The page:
Shoplifting Charges in Texas

Learn about the laws, penalties and civil consequences of a shoplifting charge in Texas. Find out if you can avoid a conviction and criminal record.

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Shoplifting in Texas is a crime with serious penalties, including potential fines and jail time. In addition to facing criminal penalties, shoplifters can be sued by merchants in civil court to recover damages.

Shoplifting Laws in Texas

Shoplifting is punished as theft in Texas. Theft is defined as taking property unlawfully, such as without the owner’s consent, and with the intent to deprive the owner. Examples of theft include taking items from stores without paying, altering price tags to avoid the full retail price, and writing bad checks for merchandise. The penalties for theft increase with the value of the stolen goods and with the number prior offenses. Criminal and civil penalties for shoplifting are described below.

Texas Theft Criminal Penalties

Charge

Classification

Penalty

Theft of property valued at less than $50

Class C misdemeanor

Fines up to $500

Theft of property valued at $50 or more and less than $500

Class B misdemeanor

Jail time up to 180 days and/or a fine up to $2,000

Theft of property valued at less than $50 if the offender has a previous theft conviction

Class B misdemeanor

Jail time up to 180 days and/or a fine up to $2,000

Theft of property valued at $500 or more and less than $1,500

Class A misdemeanor

Jail time up to one year and/or a fine up to $4,000

Theft of property valued at $1,500 or more and less than $20,000, or theft of a firearm

State jail felony

Jail time between 180 days and 2 years in a state penitentiary and fines up to $10,000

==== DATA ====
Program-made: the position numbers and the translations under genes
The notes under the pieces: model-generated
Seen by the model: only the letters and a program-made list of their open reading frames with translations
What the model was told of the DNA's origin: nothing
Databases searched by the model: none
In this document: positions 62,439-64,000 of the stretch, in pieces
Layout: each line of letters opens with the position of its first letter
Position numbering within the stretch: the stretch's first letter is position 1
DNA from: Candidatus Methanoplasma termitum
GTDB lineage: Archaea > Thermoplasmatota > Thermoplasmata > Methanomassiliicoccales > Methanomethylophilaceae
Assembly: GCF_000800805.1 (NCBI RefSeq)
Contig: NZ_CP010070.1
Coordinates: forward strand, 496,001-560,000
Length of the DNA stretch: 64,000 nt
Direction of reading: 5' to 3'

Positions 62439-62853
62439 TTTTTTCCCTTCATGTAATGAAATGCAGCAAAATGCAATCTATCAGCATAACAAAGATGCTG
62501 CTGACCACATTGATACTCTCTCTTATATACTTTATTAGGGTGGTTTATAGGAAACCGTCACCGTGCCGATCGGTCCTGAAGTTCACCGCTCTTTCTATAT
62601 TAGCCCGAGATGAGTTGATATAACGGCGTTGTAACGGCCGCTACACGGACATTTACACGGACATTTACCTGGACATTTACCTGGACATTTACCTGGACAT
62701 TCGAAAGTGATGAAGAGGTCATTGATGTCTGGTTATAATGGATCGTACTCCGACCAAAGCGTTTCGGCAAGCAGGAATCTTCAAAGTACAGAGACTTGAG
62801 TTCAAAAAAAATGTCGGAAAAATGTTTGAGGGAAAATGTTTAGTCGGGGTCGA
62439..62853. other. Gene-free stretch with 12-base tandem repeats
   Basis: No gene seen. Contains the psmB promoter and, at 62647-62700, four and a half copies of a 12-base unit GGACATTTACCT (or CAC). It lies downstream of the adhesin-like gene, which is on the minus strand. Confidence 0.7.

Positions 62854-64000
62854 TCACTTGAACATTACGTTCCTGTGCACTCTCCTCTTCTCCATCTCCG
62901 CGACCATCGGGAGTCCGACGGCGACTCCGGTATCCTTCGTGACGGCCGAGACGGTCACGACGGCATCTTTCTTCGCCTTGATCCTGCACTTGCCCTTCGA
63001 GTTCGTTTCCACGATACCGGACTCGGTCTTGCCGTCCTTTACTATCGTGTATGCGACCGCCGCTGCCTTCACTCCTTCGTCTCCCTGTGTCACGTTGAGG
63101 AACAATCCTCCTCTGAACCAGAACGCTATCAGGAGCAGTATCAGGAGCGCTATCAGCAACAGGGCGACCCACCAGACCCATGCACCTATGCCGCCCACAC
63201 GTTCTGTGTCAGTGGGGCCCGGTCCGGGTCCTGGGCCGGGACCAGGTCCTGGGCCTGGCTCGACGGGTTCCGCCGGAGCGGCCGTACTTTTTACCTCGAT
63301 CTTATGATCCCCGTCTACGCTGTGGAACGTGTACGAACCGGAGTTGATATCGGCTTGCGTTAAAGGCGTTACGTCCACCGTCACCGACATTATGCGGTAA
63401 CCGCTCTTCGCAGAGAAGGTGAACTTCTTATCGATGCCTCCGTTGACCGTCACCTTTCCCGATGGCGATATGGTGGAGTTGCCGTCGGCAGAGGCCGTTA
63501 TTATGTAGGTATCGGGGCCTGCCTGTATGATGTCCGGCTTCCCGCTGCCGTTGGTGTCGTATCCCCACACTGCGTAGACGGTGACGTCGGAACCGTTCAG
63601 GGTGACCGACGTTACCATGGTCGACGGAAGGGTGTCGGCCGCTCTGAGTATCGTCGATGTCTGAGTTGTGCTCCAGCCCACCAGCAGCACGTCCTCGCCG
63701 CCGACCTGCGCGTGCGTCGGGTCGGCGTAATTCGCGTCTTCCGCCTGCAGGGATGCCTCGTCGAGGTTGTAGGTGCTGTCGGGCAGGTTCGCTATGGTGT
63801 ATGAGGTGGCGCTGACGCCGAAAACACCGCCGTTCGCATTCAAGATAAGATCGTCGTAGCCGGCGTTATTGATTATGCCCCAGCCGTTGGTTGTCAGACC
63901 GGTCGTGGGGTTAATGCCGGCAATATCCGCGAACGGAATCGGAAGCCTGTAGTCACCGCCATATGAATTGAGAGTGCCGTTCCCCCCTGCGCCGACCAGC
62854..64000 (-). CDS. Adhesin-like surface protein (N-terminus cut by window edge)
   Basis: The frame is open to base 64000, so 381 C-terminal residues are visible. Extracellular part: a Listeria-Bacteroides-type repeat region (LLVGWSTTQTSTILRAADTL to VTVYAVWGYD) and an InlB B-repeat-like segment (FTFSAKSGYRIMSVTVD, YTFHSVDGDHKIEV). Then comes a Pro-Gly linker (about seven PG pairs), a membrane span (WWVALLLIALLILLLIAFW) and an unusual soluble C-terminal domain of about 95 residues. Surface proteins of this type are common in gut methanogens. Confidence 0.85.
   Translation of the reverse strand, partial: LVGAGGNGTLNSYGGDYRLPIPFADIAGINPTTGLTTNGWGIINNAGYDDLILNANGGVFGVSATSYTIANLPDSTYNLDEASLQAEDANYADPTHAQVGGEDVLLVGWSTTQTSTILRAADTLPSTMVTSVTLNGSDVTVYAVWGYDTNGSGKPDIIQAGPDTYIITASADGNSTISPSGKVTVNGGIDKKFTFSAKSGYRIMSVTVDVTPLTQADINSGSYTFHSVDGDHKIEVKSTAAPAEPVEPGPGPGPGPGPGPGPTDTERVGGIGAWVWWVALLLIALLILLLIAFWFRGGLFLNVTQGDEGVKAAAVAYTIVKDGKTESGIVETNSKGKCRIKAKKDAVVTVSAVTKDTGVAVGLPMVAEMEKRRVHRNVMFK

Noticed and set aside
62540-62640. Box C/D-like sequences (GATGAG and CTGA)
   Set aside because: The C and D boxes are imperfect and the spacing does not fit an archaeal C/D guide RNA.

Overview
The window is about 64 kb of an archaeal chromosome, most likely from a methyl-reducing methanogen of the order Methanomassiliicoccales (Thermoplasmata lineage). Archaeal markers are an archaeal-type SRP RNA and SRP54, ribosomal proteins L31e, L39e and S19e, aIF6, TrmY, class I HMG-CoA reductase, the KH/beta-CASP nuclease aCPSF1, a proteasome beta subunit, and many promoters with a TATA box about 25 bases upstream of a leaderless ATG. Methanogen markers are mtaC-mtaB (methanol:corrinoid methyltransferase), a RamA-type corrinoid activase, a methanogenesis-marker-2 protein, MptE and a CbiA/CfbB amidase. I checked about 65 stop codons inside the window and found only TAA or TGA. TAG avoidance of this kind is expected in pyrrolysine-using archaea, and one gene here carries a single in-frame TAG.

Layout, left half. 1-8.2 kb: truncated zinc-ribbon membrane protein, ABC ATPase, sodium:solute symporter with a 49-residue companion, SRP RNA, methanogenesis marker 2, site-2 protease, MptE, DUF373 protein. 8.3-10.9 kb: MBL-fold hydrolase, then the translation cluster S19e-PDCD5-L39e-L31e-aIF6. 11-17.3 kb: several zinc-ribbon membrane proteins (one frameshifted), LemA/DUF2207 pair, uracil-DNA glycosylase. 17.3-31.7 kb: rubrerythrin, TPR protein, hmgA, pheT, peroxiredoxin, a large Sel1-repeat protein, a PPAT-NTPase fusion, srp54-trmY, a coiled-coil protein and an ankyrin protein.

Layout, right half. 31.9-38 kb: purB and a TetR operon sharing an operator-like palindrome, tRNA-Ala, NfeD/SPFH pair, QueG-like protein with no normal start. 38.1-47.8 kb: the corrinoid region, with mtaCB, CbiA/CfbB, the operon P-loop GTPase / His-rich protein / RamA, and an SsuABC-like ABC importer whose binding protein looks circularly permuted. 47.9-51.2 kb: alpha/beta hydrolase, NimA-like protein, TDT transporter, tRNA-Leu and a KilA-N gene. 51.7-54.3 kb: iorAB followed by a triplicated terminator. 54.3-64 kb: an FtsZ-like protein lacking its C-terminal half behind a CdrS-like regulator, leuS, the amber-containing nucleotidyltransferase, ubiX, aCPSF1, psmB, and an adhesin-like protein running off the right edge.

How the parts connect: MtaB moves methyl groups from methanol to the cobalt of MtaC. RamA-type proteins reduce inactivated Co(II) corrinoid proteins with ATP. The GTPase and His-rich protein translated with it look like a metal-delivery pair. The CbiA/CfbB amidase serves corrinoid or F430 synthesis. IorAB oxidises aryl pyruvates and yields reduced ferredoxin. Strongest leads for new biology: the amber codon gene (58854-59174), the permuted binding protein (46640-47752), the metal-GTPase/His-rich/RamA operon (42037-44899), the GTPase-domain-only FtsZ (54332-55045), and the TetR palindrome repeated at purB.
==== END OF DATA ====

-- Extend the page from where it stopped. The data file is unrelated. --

Theft of property valued at $20,000 or more and less than $100,000

Third degree felony

Jail time between 2-10 years and fines up to $10,000

Theft of property valued at $100,000 or more and less than $200,000

Second degree felony

Jail time between 2-20 years and fines up to $10,000

Theft of property valued at over $200,000

First degree Felony

Jail time between 5-99 years and  fines up to $10,000

Civil Liability

Adult shoplifters can be sued by the merchants they victimized for actual damages, plus additional damages up to $1,000. Parents or guardians who have a duty of control and discipline over a child shoplifter can be sued for actual damages up to $5,000.

Pretrial Diversion Programs and Plea Bargaining

Some Texas counties provide pretrial diversion programs, which allow certain individuals accused of first-time and low-level crimes to avoid criminal prosecution. Diversion programs typically require completion of a probationary period and other court-mandated requirements, such as restitution, community service, and counseling. Upon successful completion of the requirements, the criminal charges will be dropped.

If diversion programs are not available, the accused may be able to arrange a plea bargain with the prosecutor assigned to the case. The prosecutor may be willing to reduce the charges or the sentence, in exchange for a plea of guilty.

Learn more about diversion and pretrial options.

Getting Legal Help

If you have been accused of shoplifting in Texas, you should strongly consider contacting an experienced criminal defense lawyer. A qualified defense attorney can help you explore your options, such as pursuing pretrial diversion programs, raising defenses, and negotiating a plea bargain, in order to minimize the consequences of a shoplifting charge.

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